A couple of weeks ago I went on my son’s elementary school field trip. They took the entire school – that’s about 200 first- thru fourth-graders – to Boston. They are a very brave group of people.
I was excited to be able to go because I only have so many of these opportunities left. Soon the boys will threaten to disown me if I try to intrude on their territory. As of now, it’s still kind of OK for me to be hanging around.
Loading the buses, getting there, and having lunch on the docks all went smoothly. It was when we assembled for the talk before entering the aquarium that I started to get nervous, because it was the first time I’d seen the entire group gathered together.
So many kids…so much noise…so much potential for serious damage…
It was crowded and wild in the aquarium but I didn’t see or hear of any major problems. After a few hours inside we re-assembled out front to get ready for a boat ride around the harbor. My agitation level increased again as the kids ran here and there while we killed half an hour.
I checked the teachers and aides to see how they were responding but everyone looked OK. And every time I saw the principal he had the exact same look on his face: a calm, very small smile. I guess that’s the zen principal face (better than the one my elementary school principal had, which was the “scary scowl”).
He projected confidence. I knew by his behavior that he was in charge and everything was fine. He leads the ship with very little emotional response – and that’s the best way to do it.
I realized that he was used to the chaos it because it’s normal kid chaos, and I was the one having a problem with it. It’s similar to the chaos I’m used to in day care that would make other people freak out.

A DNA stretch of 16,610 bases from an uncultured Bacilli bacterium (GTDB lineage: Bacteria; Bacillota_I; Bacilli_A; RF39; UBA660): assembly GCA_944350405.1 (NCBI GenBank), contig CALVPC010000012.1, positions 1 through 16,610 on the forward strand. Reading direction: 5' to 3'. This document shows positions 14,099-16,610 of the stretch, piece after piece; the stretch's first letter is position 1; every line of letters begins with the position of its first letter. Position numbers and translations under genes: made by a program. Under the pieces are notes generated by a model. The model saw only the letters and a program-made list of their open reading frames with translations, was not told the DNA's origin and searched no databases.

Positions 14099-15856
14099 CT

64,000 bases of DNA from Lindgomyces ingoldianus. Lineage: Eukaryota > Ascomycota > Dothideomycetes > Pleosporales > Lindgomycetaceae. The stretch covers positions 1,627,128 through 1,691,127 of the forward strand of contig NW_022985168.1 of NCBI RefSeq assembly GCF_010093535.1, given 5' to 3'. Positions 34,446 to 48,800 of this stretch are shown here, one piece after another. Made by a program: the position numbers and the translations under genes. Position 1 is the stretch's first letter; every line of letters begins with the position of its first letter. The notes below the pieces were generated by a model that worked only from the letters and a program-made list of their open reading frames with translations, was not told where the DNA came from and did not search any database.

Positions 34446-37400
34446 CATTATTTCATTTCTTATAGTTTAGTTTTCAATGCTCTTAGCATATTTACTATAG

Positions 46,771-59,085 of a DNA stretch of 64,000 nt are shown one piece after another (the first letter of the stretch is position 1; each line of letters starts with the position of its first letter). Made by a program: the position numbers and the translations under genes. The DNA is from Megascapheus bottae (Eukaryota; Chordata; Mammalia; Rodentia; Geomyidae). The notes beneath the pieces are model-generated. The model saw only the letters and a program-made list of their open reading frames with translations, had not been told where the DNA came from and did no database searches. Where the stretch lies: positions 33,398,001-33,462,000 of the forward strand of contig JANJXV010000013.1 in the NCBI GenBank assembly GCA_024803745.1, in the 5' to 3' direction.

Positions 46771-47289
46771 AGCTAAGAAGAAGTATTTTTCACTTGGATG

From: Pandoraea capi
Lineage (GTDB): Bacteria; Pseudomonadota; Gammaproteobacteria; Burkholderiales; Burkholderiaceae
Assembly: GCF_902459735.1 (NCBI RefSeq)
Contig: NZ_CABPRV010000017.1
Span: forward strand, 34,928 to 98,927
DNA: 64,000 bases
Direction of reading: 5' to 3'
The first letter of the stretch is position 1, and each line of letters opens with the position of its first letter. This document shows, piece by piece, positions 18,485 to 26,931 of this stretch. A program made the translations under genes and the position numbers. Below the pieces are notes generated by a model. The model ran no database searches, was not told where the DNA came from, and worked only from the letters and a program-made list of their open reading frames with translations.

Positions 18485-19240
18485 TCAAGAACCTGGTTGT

For instance, yesterday we were enjoying a beautiful morning outside. The baby started to fuss and I saw that he was covered in poo from thighs to back. I dug in to change him when Mr. R, who is potty training, sat down on the chair to poop. Then stood up to tell me about it, then sat back down again, smearing poo from thighs to back.
While I – elbow deep in baby poo – tried to tell him to stop moving, I saw that Miss C had climbed into the baby swing (which is off-limits to big kids), unharnessed, using a drumstick as a pretend lollipop, while Miss M pushed her higher and higher.
If a civilian walked into this scene they might have apoplexy. Maybe even the principal would be alarmed. But for me, this is normal kid chaos. Just as he knows his environment, I know mine. We know the difference between normal buzz and a real problem. And even when I’ve seen him confronted with a real problem, the zen principal face is still in effect.
I need to channel that. I wish that I could project the same cool-as-a-cucumber confidence as he does. So anyone who stumbled upon that scene in my yard might be able to see that despite all appearances, I really am in charge.